“To me, Rust Belt is a beautiful thing,” explained collective member Daniel Horne, who grew up in Maine, moving to Youngstown after marrying a local woman. “To me, a rusted piece of steel is more beautiful than a clean piece of steel. It’s ever-changing. One week, it’ll be orange. Another week, it’ll be a different shade. It’s coming back to Earth.”
A steelworker might not appreciate that aesthetic attitude toward his product’s decay, but Rust Belt art is not the same as ruin porn—or if it is, it’s homemade, amateur porn recorded on a cellphone camera. It’s not produced by voyeuristic Europeans with $3,000 cameras, but by art students too young to remember when that rotting factory in their neighborhood made steel. It’s as natural as a kid from Maine painting a pine tree.
Around the corner from the Lemon Grove is Youngstown Nation, an all-Youngstown boutique run by Phil Kidd, a YSU graduate whose product line began with “Defend Youngstown” T-shirts, intended to build pride in a beaten-down community. The shirts spawned an online community, and now a store, with Youngstownwear, historic Youngstown prints, and a library of Youngstown books.
“I came here from Pennsylvania to go to college at Youngstown State,” Kidd said. “Where I grew up, most of my family worked at Weirton Steel, and it was going through a similar kind of slide. I was interested in what other small industrial communities were doing to adapt. To me, Defend Youngstown meant we’ve got to recognize all our baggage and scars. Now’s a new opportunity. I wanted that symbol people could rally behind.”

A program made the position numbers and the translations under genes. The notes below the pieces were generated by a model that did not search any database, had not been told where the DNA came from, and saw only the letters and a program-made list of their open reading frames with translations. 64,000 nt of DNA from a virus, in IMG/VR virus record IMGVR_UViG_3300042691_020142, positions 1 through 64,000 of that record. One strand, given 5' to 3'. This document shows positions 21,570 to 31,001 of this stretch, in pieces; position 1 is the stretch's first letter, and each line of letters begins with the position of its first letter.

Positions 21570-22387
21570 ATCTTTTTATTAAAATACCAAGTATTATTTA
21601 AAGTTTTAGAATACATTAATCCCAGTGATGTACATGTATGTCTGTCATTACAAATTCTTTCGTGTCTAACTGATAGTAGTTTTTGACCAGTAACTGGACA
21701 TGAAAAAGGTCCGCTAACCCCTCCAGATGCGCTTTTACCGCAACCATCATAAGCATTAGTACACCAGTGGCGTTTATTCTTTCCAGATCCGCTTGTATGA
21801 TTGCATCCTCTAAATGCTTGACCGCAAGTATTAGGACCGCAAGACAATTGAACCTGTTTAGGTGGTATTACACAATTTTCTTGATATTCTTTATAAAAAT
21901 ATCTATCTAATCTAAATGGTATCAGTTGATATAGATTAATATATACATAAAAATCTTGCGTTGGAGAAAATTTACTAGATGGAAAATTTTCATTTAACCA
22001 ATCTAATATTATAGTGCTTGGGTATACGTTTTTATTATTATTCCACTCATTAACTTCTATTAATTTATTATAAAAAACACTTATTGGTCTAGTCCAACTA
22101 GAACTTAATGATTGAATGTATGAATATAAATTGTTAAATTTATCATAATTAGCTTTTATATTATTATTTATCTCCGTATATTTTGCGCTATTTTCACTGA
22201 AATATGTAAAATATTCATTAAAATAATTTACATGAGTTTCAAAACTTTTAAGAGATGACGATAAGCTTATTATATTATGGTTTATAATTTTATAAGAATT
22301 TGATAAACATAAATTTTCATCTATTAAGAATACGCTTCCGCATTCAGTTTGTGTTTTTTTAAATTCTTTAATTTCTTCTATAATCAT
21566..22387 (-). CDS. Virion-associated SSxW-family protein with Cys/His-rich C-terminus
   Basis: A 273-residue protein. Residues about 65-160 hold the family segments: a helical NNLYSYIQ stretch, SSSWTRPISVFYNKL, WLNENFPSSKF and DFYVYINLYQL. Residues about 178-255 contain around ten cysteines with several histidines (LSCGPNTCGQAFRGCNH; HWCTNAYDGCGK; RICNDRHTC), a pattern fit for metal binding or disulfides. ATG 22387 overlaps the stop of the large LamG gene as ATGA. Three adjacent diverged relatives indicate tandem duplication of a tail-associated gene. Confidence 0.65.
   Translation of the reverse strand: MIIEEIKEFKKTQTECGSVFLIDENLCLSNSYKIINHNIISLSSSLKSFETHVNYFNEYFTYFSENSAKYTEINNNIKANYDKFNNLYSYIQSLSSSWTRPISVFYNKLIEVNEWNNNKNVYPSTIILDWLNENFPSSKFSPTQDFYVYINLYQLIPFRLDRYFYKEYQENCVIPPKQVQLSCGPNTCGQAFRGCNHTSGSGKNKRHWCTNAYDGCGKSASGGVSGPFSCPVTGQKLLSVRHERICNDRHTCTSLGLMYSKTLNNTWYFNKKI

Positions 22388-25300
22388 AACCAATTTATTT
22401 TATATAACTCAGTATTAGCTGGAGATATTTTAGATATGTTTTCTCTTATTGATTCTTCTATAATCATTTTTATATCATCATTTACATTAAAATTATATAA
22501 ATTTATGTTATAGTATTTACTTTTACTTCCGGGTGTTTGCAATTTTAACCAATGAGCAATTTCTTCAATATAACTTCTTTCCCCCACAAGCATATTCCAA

For Slanina, though, Rust Belt Chic is not just an artistic movement. It’s also a way of carrying on the urban, Slavic-American culture into which he was born. It’s slivovitz, pierogis and pepper-and-egg sandwiches. It’s polka karaoke at Polish Happy Hour, and ice hockey in an old steel mill. It’s a wedding with kolacky, pizzelle and baklava on the cookie table—“a fantastic example of Rust Belt Chic and classic Youngstown.”
If it’s true that every trend skips a generation before returning to fashion, then the young people who embrace Rust Belt Chic are celebrating their World War II-era grandparents’ urban blue-collar lifestyles, and rejecting their Baby Boomer parents’ flight from the cities, and from their ethnic heritage. In the 1970s, polka, bowling and Hamm’s on tap at the Polish National Alliance were not hip: they were symbols of a reactionary culture, the white ethnic hardhat, vilified as a blindly patriotic bigot by upper-clan liberals and black militants alike, lampooned on All in the Family. Forced to pay for the racial sins of someone else’s ancestors by sacrificing his children to forced busing, his career to affirmative action, and his tax money to welfare, he retaliated by buying a ranch house in an inner-ring suburb and voting for Ronald Reagan. Slanina’s grandfather was a steelworker. His parents were schoolteachers.